Jim Dombrowski

Inducted June 13, 2013

Anchoring the University of Virginia’s offensive line from 1982-’85, the 6-5, 300 lb. Dombrowski finished his brilliant college career as UVa’s first-ever unanimous All-American. A two-time winner of the Jacobs Blocking Trophy (recognizing the ACC’s best blocker) and three-time First Team All-ACC selection, Dombrowski was equally impressive in the classroom earning First Team Academic All-Conference honors in 1985. The New Orleans Saints chose Dombrowski sixth overall in the 1986 NFL Draft. He spent 11 seasons with the Saints and was named to the franchise’s 30th, 35th, 40th, and 45th Anniversary Teams. He was inducted into the Saints Hall of Fame in 2003 and the College Football Hall of Fame in 2008.


Jim Dombrowski – 2013 Induction Banquet Video



Jim Dombrowski – Real Polish Power!
By Thomas Tarapacki
NPASHF Board Member / Polish American Journal

If things had worked out a little differently, Jim Dombrowski might have developed into a great hockey player with the Buffalo Sabres or Montreal Canadiens. Instead, he went on to have a great career as an offensive lineman with the University of Virginia and the NFL New Orleans Saints. Jim is remembered not only for his considerable athletic ability, but also for his great intelligence and leadership.

Jim was born on October 19, 1963 in Williamsville, NY, a suburb of Buffalo. He was the youngest of four siblings. Jim’s father, of course, was Polish and his mother was of German ancestry, with the maiden name of Schmitt. “My dad had to threaten his mother with never seeing her grandchildren if she did not accept my Mom,” said Jim. “My grandmother could not understand why my Dad couldn’t find a good Polish girl to marry!

Jim’s paternal grandmother was first generation American, and his grandfather came to America as an infant. Jim’s grandfather, who said that he was from Warsaw, died when Jim was a young teenager.  “When my Dad finally found my Grandfather’s immigration papers from Ellis Island they listed Russia Poland as his home,” he said.  Jim was never able to find out exactly what part of Poland his grandfather came from, or any information about the family’s roots in Poland. “Before my Grandmother’s passing I tried to get her to write her autobiography so that family history would not get lost, he said. “She unfortunately never got around to doing that and when she passed that history was lost —- particularly the history that occurred over there was lost. What a shame!”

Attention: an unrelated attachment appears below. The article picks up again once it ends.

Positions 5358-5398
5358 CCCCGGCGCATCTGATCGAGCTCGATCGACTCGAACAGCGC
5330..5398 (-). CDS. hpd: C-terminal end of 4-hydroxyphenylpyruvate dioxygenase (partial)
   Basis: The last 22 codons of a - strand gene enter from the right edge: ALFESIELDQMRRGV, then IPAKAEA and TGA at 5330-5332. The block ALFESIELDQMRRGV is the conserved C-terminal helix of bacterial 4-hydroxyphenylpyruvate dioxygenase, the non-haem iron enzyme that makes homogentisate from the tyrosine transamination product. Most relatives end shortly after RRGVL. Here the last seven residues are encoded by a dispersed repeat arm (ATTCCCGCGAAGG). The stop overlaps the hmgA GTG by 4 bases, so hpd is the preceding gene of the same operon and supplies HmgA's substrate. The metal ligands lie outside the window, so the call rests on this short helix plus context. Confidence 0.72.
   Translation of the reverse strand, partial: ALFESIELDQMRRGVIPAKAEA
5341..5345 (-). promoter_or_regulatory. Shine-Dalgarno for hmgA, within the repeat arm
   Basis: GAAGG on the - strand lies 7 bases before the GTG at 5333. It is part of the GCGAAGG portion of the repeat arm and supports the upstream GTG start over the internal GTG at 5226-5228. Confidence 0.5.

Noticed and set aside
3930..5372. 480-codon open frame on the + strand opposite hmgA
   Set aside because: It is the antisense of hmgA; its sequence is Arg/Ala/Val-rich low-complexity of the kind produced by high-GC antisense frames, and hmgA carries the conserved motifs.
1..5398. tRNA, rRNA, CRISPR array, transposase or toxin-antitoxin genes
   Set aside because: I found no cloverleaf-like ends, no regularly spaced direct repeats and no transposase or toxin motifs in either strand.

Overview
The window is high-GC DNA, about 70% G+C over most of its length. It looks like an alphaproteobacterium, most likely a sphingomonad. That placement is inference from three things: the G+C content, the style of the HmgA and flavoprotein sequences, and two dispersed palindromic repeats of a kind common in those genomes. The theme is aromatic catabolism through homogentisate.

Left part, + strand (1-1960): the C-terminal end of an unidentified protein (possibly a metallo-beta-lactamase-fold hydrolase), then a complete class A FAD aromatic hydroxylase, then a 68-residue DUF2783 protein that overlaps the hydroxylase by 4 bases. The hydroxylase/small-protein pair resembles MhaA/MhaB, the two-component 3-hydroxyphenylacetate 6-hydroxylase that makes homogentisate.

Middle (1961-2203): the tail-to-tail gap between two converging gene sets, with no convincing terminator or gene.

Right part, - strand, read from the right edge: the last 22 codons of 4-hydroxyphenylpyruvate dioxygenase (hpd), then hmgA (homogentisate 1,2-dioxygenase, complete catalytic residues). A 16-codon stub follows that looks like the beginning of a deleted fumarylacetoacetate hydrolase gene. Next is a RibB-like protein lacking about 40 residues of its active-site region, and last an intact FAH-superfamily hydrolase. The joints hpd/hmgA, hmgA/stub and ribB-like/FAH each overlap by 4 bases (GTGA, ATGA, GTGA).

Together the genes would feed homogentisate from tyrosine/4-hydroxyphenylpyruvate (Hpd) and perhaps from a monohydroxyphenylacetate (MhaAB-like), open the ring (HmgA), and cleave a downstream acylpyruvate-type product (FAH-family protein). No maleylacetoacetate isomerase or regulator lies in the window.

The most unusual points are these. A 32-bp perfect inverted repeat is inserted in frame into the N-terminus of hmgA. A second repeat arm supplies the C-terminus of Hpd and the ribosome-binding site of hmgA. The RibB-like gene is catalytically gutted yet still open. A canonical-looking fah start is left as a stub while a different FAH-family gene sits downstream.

Jim fondly remembers the family gatherings “with the great-aunts and great-uncles where Polkas were played and danced and having a good time” as he was growing up.  “Those immigrants wanted to become American so badly that they worked very hard to integrate into the American society,” Jim recalled. “Not that they ever forgot where they came from or who they were, it was important to be an American.   Both my grandparents had many siblings in America so there was always a lot of ethnicity — Polish and German — around my house.  My maternal grandparents were immigrants from Germany right before WWII as adults.  My grandfather fought for Germany in WWI.”

Sports was a family affair for Jim, too. His siblings, particularly his two older brothers, were involved in athletics “so I got involved as well,” he recalled. “I was always trying to keep up with them. My Dad was a good athlete as well and he and my Mom promoted our involvement in sports.”

Jim’s first love in sports was hockey, “or how they refer to it down in Louisiana, ICE hockey,” said Jim. Boston Bruin Bobby Orr, Buffalo Sabre Gilbert Perrault, and Montreal Canadien Maurice Richard, were among his favorite players. He particularly liked watching the great Montreal Canadien teams of that era compete against the hometown Sabres. “Awesome hockey to watch!” he remembered.

In his youth Jim spent a lot of time playing hockey. “I was fortunate enough to play on a good team and my season was 10 months long with about 85 -100 games per year,” he said. “That took up most of my time, but I still found time to play baseball competitively.”  He also played some tennis and golf, saying “generally anything with a ball was fair game.”  However, he never played basketball.  “If I did I would have fouled out in the first few minutes of the game as contact is not allowed,” laughed Jim.